Mary Dalton is a Professor of Communication at Wake Forest University. She is the author of Teacher TV: Sixty Years of Teachers on Television and The Hollywood Curriculum: Teachers in the Movies. Dalton has also tracked the history of the situation comedy in her edited volume The Sitcom Reader: America Viewed and Skewed. She has written and directed nine documentaries, including Martha in Lattimore about the life of Martha Mason, who lived in an iron lung for most of her life, and most recently Living in the Overlap, a love story that advocates for marriage equality.
Areas of Expertise (9)
Television Situational Comedies
Teachers in Movies and Television
Women in Film
University of North Carolina at Greensboro: Ph.D., Cultural Studies
University of North Carolina at Greensboro: M.A., Broadcasting / Cinema
Wake Forest University: B.A., Speech, Communication, and Theatre Arts
Media Appearances (4)
Wake Forest students part of Oscar buzz
Time Warner Cable News
Wake Forest professors make their predictions but don't plan to watch the show. "One of the reasons I don't watch the Oscars every year is that sometimes I'm so passionate about a particular film that I just can't stand that it might lose, and a lot of times the films that I think are the very best are not the ones that the Academy choses," said Mary Dalton, Wake Forest University...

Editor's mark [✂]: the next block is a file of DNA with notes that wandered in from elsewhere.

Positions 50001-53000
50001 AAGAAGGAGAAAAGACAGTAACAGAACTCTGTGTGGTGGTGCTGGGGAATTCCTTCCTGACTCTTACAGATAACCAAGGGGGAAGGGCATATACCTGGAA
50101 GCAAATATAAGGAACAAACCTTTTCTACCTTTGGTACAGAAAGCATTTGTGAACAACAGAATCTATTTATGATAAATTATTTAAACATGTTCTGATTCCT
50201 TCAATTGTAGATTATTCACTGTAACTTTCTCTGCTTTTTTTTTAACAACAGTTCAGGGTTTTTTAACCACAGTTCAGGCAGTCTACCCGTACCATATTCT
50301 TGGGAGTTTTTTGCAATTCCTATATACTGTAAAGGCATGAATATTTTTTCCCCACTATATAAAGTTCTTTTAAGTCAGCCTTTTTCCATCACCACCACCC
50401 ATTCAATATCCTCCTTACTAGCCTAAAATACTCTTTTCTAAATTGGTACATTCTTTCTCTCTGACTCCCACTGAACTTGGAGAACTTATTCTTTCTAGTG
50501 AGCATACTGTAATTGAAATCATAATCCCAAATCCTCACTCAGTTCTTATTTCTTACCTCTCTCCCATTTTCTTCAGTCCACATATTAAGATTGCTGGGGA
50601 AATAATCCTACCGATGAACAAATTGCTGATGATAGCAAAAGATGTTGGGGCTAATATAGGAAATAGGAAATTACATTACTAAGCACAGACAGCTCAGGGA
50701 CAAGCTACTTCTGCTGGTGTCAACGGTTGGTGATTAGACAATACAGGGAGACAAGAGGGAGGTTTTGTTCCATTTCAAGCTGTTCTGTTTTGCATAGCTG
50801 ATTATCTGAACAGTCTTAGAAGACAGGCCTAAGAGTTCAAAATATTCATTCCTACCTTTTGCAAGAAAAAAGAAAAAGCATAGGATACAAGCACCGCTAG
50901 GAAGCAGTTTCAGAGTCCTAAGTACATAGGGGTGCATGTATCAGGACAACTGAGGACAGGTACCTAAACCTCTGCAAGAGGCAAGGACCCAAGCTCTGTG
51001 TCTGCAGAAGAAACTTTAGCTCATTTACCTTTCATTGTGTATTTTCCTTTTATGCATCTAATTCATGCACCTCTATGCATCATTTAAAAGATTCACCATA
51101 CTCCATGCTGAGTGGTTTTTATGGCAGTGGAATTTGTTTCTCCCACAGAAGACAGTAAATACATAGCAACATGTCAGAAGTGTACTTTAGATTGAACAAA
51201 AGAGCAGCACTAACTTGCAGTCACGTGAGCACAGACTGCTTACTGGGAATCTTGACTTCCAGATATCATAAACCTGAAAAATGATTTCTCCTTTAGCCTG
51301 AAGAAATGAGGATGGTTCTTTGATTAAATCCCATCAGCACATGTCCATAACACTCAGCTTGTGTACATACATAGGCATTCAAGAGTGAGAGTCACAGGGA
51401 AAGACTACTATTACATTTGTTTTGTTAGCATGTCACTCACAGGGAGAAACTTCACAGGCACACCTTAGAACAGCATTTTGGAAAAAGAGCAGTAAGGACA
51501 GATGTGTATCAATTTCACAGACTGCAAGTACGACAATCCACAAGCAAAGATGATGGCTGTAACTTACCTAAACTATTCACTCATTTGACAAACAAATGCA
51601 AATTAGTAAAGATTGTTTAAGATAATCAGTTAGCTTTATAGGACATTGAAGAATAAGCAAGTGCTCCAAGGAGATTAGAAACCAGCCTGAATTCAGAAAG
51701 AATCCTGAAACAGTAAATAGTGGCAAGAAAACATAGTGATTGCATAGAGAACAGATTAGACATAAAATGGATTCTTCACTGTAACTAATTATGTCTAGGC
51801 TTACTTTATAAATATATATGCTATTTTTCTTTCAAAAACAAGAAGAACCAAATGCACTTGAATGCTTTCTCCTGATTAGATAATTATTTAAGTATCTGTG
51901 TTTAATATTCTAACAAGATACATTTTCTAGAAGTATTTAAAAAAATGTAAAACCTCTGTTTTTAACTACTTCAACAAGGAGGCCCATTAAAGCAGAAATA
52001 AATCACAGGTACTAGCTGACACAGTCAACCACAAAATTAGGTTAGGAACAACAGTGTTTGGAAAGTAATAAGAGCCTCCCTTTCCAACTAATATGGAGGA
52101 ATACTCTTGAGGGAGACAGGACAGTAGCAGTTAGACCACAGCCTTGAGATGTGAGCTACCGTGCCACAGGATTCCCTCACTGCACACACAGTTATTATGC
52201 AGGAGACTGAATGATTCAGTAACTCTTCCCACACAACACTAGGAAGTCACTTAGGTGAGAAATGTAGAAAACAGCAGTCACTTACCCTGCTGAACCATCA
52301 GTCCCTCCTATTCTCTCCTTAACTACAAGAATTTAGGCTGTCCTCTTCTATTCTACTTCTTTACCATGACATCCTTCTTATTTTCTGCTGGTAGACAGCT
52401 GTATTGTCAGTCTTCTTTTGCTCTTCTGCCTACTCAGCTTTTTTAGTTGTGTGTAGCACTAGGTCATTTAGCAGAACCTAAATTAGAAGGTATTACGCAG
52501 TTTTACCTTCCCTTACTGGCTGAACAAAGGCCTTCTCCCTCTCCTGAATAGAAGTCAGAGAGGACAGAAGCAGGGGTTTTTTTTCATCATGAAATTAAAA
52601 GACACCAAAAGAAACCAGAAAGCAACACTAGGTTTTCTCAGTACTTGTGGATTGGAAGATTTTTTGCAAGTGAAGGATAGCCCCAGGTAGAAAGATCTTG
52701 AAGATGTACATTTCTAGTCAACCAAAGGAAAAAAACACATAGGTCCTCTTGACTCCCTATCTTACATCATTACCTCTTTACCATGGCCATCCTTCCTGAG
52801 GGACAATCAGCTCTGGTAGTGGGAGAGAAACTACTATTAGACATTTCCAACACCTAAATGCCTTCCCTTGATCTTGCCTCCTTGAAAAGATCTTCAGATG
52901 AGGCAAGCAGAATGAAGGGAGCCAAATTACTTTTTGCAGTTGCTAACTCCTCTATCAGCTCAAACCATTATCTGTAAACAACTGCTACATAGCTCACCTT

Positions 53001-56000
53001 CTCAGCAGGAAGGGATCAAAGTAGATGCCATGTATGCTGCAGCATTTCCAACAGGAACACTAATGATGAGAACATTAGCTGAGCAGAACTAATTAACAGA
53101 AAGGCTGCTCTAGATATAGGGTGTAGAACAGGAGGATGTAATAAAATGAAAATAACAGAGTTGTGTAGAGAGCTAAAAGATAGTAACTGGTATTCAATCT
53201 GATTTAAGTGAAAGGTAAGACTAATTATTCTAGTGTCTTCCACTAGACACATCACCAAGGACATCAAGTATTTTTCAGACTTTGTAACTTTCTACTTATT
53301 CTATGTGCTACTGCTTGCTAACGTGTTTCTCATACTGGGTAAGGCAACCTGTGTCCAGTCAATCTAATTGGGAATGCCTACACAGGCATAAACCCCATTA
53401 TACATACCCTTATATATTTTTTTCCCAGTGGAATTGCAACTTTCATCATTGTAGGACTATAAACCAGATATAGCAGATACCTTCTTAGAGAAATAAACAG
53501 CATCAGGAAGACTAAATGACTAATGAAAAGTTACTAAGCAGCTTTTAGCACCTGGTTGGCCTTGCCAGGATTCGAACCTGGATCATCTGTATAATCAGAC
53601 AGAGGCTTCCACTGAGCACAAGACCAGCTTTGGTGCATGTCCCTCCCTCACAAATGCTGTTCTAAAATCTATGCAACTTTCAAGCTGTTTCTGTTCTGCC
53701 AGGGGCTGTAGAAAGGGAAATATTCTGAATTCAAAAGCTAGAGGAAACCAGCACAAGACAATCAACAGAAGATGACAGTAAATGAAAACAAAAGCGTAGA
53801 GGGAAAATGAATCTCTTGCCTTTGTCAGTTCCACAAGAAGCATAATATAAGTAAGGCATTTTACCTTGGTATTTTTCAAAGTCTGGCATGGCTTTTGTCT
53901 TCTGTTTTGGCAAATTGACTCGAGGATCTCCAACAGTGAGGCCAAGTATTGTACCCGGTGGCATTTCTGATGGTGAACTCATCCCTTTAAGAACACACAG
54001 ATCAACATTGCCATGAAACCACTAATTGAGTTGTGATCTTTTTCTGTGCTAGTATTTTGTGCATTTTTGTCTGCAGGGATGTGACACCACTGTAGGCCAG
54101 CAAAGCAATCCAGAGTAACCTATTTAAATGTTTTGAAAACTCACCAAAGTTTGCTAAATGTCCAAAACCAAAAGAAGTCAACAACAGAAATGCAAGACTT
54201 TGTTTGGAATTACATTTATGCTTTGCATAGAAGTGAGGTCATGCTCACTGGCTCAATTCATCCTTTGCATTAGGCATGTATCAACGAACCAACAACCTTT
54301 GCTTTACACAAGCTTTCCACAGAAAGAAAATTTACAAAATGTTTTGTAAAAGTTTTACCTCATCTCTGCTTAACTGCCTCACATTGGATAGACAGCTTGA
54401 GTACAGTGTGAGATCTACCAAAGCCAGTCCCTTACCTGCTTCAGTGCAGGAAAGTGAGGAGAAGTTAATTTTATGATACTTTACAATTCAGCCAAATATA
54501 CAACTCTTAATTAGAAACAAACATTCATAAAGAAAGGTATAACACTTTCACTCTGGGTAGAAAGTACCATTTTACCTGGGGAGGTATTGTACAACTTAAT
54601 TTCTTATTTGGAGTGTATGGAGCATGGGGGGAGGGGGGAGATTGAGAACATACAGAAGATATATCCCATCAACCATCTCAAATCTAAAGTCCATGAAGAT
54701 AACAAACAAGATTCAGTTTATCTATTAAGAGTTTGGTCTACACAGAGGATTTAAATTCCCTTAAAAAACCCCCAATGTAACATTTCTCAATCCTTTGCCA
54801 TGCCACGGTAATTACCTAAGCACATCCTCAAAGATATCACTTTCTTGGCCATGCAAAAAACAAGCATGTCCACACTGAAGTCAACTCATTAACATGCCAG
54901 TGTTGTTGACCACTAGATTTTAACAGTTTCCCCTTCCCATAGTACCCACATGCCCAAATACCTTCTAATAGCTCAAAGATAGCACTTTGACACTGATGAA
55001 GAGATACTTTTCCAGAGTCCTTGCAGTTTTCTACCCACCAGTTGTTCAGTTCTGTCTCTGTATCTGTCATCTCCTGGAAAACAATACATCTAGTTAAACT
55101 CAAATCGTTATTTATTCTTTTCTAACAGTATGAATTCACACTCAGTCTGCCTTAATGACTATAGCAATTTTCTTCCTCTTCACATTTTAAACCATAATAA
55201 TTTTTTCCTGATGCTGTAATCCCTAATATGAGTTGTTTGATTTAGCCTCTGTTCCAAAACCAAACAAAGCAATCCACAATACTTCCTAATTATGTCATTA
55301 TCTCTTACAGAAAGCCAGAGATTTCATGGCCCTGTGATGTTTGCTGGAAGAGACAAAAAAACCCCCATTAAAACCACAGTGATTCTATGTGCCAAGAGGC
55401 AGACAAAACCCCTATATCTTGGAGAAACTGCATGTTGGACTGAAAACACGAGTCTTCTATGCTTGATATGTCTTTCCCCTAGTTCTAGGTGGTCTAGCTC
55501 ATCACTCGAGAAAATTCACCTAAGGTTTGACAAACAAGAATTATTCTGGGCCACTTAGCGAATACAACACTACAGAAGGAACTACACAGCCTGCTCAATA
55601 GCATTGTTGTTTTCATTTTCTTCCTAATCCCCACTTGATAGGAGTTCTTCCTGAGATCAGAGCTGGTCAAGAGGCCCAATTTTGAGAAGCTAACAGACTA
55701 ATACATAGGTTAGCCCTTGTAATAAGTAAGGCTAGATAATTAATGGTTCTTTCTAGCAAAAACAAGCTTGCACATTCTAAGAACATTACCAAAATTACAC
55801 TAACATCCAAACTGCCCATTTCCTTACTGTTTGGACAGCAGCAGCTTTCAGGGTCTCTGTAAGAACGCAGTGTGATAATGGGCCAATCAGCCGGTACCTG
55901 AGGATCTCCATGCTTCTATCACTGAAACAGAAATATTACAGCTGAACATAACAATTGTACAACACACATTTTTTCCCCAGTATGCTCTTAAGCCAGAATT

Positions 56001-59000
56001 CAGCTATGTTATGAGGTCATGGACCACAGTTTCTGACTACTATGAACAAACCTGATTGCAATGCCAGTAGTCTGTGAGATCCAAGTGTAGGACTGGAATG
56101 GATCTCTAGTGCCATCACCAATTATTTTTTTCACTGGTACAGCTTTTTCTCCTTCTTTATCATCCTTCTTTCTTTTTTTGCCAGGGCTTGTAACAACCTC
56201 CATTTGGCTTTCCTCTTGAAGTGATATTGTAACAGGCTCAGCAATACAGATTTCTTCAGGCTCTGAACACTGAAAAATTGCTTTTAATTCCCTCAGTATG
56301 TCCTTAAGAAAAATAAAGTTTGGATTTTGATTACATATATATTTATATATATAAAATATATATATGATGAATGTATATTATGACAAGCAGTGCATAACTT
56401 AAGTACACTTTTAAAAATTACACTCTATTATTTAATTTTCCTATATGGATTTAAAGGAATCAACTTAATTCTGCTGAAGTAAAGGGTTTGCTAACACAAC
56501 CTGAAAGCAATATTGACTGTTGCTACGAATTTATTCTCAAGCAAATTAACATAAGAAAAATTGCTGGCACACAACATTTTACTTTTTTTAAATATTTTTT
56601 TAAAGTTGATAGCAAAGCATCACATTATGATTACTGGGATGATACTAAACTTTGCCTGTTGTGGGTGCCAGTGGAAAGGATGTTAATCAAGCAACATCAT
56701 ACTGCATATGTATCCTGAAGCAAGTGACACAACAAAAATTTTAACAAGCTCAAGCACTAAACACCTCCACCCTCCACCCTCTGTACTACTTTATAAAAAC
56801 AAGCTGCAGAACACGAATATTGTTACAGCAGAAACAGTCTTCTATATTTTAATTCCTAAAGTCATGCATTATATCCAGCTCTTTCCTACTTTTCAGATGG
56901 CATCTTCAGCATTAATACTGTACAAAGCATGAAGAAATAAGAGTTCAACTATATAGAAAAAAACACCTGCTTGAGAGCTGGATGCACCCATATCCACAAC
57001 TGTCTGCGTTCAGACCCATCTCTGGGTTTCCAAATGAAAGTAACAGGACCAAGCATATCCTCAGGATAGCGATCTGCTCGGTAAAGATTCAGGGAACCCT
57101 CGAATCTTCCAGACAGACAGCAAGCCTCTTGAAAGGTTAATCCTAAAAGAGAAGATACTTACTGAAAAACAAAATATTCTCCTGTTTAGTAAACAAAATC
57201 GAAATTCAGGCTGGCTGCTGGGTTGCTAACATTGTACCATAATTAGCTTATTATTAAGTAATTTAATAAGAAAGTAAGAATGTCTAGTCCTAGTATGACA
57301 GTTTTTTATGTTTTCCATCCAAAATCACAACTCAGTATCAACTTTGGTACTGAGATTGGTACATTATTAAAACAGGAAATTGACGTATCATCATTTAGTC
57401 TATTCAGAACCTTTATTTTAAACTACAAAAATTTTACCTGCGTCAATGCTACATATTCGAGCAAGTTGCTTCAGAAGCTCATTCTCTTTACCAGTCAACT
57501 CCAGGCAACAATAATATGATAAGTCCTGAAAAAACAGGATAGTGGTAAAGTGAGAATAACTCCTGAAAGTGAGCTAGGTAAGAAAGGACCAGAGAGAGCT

Jim Dodson, behind the scenes with Mary Dalton, India Arie, and The Sharing Project
Film scholar Mary Dalton takes us Behind the Scenes at Out at the Movies Series, Winston-Salem and the Triad's LGBT Film Series. Their celebrating their tenth anniversary and Mary’s saved you an aisle seat...
Wake Forest professor talks about her friendship with Martha Mason
After graduation from Wake Forest, Mason came home to Lattimore but she stayed connected to the community, Mary M. Dalton said. Dalton, who began a friendship with Mason in 2000, was the guest speaker for the Rotary meeting...
The Huffington Post
Where I'm from, Halloween means cool nights, brilliant foliage and crisp apples, but everywhere it means scary movies. Lately, I've been thinking about my scariest viewing experiences...
I started writing about teachers, students, and schools in movies over ten years ago and have considered scores of films dating back to the 1930s. My research includes films of diverse genres—starting with dramas and comedies, and including thrillers and musicals and hybrid forms—and makes a case for a genre of motion pictures devoted solely to educators, “good teacher movies,” while also exploring other films that depict bad teachers, gay teachers, administrators, and schools as a general setting...
"Pedagogy" refers to the process by which teachers and students negotiate and produce meaning. This, in turn, takes into consideration how teachers and students are positioned within discursive practices and power/knowledge relations...
In this article 26 motion pictures (distributed widely in the USA over the past 60 years) are analysed to construct a theory of curriculum in the movies. Hollywood's ‘ideal’ teachers are defined as those who share a set of character traits found consistently in these films, traits that cut across traditional film genres and remain intact throughout the eras studied...